Write Your Book with Dallas Woodburn

Dallas Woodburn is an acclaimed writing coach and “book doula” who founded the 90-Day Book Breakthrough Program to help entrepreneurs give birth to the books that are burning inside them. She is the author of three books, both traditionally published and indie-published, and is the editor of two national anthologies. She also has experience as a freelance writer for dozens of magazines, newspapers, websites, and 30+ books in the popular Chicken Soup for the Soul book series. Dallas received her BA degree in Creative Writing and Entrepreneurship from the University of Southern California and her Master’s degree in Fiction Writing from Purdue University, and was a Steinbeck Fellow at San Jose State University. She has led groups and seminars at a number of national conferences, festivals, and book fairs, and is a frequent guest speaker at club meetings, on podcasts, and on TV shows. Her new novel The Best Week That Never Happened will be published by Month9Books in 2020.

Here are some of the big topics we talked about:

  • If you’re starting to write a book, it’s a weighty question of where to begin

  • Don’t try to think of the project as a whole or get ahead of yourself, just think about one story or message you want to share and write a page

  • Dallas’s dad being a writer made her very aware of the link between writing and book being made

  • While communicating in words was at first exciting, it’s now buried deep inside of us

  • The idea of remembering the magic of expressing anything through words and changing lives of people we’ve never met is an idea that can center you when you begin a new project or sit down to write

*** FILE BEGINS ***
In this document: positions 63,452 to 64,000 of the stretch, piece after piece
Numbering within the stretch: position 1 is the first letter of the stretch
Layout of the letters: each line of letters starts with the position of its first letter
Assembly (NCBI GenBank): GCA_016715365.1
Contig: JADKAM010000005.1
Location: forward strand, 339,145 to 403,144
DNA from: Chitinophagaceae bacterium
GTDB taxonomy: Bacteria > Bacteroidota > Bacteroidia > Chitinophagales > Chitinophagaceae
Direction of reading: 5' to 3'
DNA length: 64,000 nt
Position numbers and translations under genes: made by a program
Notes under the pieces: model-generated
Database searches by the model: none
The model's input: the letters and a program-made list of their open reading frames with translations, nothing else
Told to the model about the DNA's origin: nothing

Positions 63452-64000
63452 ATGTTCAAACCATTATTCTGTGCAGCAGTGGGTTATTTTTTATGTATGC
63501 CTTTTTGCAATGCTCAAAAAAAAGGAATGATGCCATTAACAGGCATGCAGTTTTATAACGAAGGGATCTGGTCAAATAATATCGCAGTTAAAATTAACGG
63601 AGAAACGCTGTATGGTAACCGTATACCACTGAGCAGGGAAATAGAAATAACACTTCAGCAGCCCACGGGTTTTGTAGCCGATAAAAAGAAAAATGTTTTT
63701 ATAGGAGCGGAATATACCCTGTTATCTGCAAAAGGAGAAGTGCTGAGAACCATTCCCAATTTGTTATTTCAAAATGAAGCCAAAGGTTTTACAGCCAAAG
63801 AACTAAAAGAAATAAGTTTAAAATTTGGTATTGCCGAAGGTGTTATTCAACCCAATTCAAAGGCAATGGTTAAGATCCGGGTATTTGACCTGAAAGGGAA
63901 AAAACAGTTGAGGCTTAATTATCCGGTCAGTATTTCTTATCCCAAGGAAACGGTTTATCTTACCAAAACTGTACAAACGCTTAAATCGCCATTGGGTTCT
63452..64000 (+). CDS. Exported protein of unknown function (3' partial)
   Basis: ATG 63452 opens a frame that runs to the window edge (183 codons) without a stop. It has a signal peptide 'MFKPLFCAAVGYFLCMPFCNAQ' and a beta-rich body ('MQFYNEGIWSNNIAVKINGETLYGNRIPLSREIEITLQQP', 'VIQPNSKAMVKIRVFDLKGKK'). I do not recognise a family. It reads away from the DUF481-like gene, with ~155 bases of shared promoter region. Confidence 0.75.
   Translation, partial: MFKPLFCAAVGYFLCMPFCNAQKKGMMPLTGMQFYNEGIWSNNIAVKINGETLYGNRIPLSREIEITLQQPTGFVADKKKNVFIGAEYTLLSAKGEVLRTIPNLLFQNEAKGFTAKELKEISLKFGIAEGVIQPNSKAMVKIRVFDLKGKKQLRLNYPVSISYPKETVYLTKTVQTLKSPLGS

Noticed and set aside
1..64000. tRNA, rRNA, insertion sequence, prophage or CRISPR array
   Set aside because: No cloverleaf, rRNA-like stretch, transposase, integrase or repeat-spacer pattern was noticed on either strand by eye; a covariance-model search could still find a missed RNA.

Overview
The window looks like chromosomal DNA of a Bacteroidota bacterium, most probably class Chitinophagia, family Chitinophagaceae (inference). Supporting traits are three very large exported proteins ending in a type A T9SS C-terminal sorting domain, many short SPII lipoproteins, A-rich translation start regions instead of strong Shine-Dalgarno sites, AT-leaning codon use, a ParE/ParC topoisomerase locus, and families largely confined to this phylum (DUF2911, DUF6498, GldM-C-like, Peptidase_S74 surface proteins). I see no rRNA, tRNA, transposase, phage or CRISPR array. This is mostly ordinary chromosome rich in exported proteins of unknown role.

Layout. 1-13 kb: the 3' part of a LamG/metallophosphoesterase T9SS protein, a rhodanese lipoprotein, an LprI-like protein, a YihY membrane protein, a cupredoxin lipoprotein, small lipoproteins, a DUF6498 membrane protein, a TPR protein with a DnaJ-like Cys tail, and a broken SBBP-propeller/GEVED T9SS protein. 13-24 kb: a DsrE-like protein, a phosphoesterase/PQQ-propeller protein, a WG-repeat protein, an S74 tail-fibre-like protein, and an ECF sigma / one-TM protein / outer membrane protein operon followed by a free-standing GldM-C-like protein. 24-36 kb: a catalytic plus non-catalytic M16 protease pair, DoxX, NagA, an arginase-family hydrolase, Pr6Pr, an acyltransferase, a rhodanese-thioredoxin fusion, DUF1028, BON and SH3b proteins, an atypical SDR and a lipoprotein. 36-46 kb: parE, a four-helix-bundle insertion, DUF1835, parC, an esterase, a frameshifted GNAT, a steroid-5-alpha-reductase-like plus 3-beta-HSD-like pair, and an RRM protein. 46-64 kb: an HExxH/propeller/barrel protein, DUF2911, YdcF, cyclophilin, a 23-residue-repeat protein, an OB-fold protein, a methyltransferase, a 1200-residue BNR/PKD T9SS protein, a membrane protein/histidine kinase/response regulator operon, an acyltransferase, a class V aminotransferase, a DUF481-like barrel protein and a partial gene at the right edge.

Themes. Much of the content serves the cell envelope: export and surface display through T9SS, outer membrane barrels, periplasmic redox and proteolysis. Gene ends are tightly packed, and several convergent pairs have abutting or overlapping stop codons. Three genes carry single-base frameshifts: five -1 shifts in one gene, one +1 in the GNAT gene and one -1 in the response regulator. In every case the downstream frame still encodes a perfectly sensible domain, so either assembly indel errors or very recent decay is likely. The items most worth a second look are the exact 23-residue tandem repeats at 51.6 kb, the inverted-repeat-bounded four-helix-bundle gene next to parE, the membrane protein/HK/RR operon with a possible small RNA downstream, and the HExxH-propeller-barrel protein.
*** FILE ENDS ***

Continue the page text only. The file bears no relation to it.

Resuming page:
• You can tap into that child-like place with practices like a photo reminder, going with the flow, letting go of expectations, making your favorite tea, lighting a candle, creating different playlists for each project you’re working on, etc

  • Rituals like these can help train your brain to get into special writing time, especially if you turn off your phone, shut down your email if writing on the computer and clear away any other distractions

  • Treat writing as a special time that you have with yourself; it’s nourishing!

  • As you’re writing, think about your ideal reader or even a particular person to write to and create a manifesto for yourself

  • How will what you’re writing help the audience you’re writing for?

  • Use the connection that your words will have with your reader as motivation to keep writing. Remember to ask yourself, “what do I really want to say to my ideal reader?”

  • Not feeling motivated is a normal part of the process, especially when your initial enthusiasm has worn off a little but you are far from the end goal

  • The “muddy middle” as Dallas calls it, is a common place for people to quit writing

  • By adding the phrase, “and that’s okay” to any inner voice, it takes the power away from the criticism

  • When asked what is the hardest thing about being a writer, Dallas replied that her response has shifted from external struggles such as getting published to the internal battles with self doubt, fear, and critical voices

  • These practices are relevant and useful even if you’re not writing a book - it’s a reminder to surround yourself people who listen and support you

  • As a coach she is a cheerleader and book doula - a container of support

  • Her inner voice is calling her to trust and listen to what her inner voice has to say

In Dallas’s Voice

“Someone else who you’ve never met and will never meet can read the words that you write and it can change their perspective or their life.”

“Every time I start a new project I feel afraid that maybe I won’t be able to find or its scary to me because it’s something new. Every book has felt different to me because it’s a different journey, it’s pushed me to grow”

“Writing your book is going to change you. You can’t hire that out. Self exploration and know yourself in the way if you write your book out.”

“It’s amazing how much wisdom we have inside ourselves that we don’t even know.”

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